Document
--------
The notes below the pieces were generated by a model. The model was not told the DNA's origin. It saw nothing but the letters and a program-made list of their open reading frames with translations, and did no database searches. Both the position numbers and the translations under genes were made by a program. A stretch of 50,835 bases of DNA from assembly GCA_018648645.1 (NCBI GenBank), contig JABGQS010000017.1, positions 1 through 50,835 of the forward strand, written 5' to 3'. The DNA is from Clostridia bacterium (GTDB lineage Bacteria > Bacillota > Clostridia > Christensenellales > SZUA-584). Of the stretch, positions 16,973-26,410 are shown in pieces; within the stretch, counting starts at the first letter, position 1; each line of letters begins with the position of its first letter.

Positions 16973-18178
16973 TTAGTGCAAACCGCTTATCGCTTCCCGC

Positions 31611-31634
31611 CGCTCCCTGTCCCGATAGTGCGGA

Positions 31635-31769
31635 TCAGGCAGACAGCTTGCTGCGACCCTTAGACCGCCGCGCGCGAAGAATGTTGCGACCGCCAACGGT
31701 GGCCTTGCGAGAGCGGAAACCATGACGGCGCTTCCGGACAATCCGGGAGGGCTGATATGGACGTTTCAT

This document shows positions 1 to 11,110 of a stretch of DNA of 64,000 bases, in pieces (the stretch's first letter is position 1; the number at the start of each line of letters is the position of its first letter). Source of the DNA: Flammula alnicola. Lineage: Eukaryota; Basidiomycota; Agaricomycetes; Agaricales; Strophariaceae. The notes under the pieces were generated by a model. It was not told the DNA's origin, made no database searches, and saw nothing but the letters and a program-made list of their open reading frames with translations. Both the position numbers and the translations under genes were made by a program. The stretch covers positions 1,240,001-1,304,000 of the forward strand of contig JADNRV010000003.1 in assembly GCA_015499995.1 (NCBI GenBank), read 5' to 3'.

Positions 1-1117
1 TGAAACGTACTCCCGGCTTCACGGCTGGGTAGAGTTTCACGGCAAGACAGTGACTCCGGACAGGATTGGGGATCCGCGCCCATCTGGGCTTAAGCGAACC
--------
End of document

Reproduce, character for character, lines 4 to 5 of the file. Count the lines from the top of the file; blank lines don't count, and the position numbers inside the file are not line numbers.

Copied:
Positions 31611-31634
31611 CGCTCCCTGTCCCGATAGTGCGGA